The Scandal Roiling New Zealand: The Prime Minister Is Pulling Ponytails

For Freud, some men’s desire to cut off women’s hair represented symbolic castration. Who knows what it represents for New Zealand Prime Minister John Key.

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For Freud, some men’s desire to cut off women’s hair represented symbolic castration. Who knows what it represents for New Zealand Prime Minister John Key (a proud vasectomy recipient), who has been enmeshed in scandal since last week, when a waitress wrote an anonymous blog post claiming that he had harassed her by pulling her hair repeatedly while she was at work.

Forced to reckon with their prime minister’s unfortunate propensity for tugging on women’s ponytails, Kiwis took to Tumblr over the weekend, posting extensive photographic documentation of Key’s long history of messing with and cutting other people’s hair, with captions such as “so soft,” “nobody is safe,” “I love the smell of hairspray in the morning,” and “another day in trichophilia.”

In last Tuesday’s blog post, the cafe waitress recounted repeated incidences of unwanted touching by Key, a frequent customer. “I would think to myself, even a five-year-old could tell you that if you pull on a girl’s hair she will not like it,” she wrote. “I shouldn’t have to tell THE PRIME MINISTER that I don’t like it when he pulls my hair — talk about stating the obvious!”

After a confrontation — “Please STOP or I will actually hit you soon!” she claims to have told the prime minister — Keys bought her two bottles of wine as an apology. “John seemed to think that his job demanded less professionalism than that of a waitress, yet he’s the one that’s running our entire country,” she wrote. “Unfortunately, when our poor country is left cringing, tormented, cowering in the corner, it can’t be fixed with a bottle of wine, and neither was this.”

On Wednesday, Key apologized, saying that he had not meant to cross any lines. “We have lots of fun and games there, there’s always lots of practical jokes and things,” he said. On Thursday, the New Zealand Herald revealed the waitress’s identity — Amanda Bailey, 26 — a decision the paper has defended, despite Bailey’s protestations that her name was released against her will.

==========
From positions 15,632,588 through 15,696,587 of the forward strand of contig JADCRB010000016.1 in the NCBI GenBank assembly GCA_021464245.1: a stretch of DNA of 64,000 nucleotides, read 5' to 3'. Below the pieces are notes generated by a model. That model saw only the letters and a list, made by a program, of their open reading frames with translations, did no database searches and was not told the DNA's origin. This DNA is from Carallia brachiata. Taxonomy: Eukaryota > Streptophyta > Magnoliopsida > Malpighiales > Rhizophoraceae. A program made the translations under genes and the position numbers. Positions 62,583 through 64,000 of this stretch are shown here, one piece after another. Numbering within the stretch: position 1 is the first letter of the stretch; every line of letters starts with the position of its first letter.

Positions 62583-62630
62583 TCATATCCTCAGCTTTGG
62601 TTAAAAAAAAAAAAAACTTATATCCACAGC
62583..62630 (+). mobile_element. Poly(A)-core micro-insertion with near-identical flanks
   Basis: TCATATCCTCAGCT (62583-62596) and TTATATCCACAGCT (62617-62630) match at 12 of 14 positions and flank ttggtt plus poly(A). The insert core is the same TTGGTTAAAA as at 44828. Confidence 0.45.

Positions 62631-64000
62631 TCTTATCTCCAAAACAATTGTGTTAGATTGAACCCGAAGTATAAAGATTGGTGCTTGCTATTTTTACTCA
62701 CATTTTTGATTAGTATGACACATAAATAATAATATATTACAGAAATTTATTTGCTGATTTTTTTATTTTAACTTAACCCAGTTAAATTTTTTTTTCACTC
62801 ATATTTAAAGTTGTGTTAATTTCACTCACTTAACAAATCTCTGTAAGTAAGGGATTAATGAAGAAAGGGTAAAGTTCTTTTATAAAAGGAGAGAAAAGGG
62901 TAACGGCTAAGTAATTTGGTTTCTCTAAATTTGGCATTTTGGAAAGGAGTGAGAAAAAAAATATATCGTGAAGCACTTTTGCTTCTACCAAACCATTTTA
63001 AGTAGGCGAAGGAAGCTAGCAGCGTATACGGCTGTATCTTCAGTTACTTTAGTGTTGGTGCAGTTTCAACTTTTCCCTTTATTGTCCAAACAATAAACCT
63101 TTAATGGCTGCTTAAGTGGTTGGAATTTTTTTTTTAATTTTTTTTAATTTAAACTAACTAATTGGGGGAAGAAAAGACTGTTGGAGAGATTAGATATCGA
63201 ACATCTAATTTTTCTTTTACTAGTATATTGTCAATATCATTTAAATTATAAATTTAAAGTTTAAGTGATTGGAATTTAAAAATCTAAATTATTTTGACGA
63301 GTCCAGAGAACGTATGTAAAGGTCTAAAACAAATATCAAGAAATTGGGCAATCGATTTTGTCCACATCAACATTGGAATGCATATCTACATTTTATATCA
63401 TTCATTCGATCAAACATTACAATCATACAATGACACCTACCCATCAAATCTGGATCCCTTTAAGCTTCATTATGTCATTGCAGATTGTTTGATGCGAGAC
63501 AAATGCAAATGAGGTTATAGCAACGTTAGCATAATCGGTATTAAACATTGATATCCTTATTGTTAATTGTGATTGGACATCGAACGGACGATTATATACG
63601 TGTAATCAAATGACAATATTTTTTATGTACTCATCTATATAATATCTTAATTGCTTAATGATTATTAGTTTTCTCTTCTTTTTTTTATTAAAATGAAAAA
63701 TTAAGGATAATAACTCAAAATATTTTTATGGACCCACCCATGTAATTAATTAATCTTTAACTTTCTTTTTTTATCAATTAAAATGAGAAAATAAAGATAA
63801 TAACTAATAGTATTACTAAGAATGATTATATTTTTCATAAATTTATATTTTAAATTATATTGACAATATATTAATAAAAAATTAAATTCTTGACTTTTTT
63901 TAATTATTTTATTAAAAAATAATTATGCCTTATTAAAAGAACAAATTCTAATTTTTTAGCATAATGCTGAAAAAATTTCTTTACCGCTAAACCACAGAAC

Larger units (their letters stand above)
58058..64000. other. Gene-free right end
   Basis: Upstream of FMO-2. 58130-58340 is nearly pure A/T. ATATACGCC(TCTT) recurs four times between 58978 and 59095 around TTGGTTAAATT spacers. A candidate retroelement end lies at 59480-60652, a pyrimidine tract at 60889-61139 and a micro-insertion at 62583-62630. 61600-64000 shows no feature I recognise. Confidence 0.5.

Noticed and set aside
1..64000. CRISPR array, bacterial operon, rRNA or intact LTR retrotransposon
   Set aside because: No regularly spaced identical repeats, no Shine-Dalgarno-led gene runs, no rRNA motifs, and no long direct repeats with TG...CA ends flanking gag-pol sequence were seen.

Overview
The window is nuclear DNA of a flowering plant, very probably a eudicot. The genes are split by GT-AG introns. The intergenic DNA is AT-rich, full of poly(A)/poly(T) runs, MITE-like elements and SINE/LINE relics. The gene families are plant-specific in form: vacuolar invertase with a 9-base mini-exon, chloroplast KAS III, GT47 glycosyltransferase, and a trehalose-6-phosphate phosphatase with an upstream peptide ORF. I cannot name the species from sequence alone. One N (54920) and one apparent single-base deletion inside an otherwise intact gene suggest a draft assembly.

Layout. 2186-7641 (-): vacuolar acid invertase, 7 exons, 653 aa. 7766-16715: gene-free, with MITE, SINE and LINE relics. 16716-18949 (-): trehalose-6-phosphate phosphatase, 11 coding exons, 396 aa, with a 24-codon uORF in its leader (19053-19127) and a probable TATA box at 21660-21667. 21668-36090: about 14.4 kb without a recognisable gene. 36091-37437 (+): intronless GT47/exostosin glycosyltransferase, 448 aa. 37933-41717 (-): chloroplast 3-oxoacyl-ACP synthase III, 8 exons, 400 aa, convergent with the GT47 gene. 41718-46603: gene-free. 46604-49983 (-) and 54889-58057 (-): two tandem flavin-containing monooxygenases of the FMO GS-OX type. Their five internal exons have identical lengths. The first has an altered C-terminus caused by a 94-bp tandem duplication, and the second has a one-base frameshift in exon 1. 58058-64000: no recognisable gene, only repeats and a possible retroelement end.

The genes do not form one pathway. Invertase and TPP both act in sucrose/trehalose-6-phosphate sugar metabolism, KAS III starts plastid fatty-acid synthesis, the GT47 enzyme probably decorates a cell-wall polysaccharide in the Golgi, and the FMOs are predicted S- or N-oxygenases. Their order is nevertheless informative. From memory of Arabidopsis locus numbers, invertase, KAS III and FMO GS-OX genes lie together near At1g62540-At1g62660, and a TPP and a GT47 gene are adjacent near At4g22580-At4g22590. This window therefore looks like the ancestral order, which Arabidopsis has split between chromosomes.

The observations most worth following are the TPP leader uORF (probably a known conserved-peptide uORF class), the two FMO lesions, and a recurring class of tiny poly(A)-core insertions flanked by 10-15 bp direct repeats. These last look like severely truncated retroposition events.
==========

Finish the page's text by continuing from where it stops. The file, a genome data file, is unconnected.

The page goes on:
The Herald ran a follow-up story on Thursday with an instant-classic of a headline: “Ponytail pulling: ‘A thing’ John Key does.” The article revealed a pattern of hair tugging, including a video of the PM pulling two schoolgirls’ ponytails during a visit to the national museum.

“He’s more cat than prime minister at this point,” comedian John Oliver said over the weekend, discussing  the man’s apparent inability to resist pawing at dangling hair.

The scandal has come to be known as #tailgate. New Zealand Green Party co-head Metiria Turei said that the hair pulling was “weird.” “New Zealanders know you can’t walk into a cafe and start tugging on someone’s hair,” she said.

Law experts in New Zealand said that Key’s behavior qualified as sexual harassment, would undermine his credibility, and could land him in court. “Up and down this country, day after day, people are touched without giving their consent,” National Council of Women of New Zealand chief executive Sue McCabe wrote in an open letter to Key. “At one end of the scale, it is an unwelcome pull on a pony-tail. At the other end, it’s our shocking levels of violence against women. We need to change our culture so we don’t see touching someone as being our right, unless we know that it’s welcome. We need you to lead from the top.”

Then again, Key’s public persona has long been associated with tone-deaf comments and actions. In 2010, he suggested that a Maori tribe might “have him for dinner,” and he has used the word “gay” as an insult. At the 2011 Rugby World Cup, he minced about on a catwalk and said he was getting in touch with his “metrosexual side.” After news of the hair-pulling first incident broke, he said he was “just horsing around.”

A certain disregard for political correctness can go a long way for a conservative politician like Key, and as a prime minister seven months into his third term, he seems to have let his guard down lower than ever. “It’s a sign of how out of touch John Key has become when he can’t even monitor how inappropriate his personal behavior is, and when people are not comfortable with how he is behaving,” Turei said. Key, it should not be forgotten, once jokingly revealed during a press conference that he had undergone a vasectomy.

Whether tailgate has a lasting impact on Key’s career remains to be seen. Over a 13-year career in New Zealand politics following a successful run as an investment banker, the prime minister has earned the nickname “Teflon John” because his popularity rarely seems to suffer, regardless of what he says or does.

“In the beginning, the first time he pulled on my hair, I remember thinking to myself he’s probably just trying to be playful and jolly, seeing as the general consensus of most who meet him is ‘he’s such a nice guy,’” Bailey wrote in her no-longer anonymous post. It was the subsequent times that got to her. Even Teflon John may only have so many chances.


Benjamin Soloway is an associate editor at Foreign Policy. Twitter: @bsoloway

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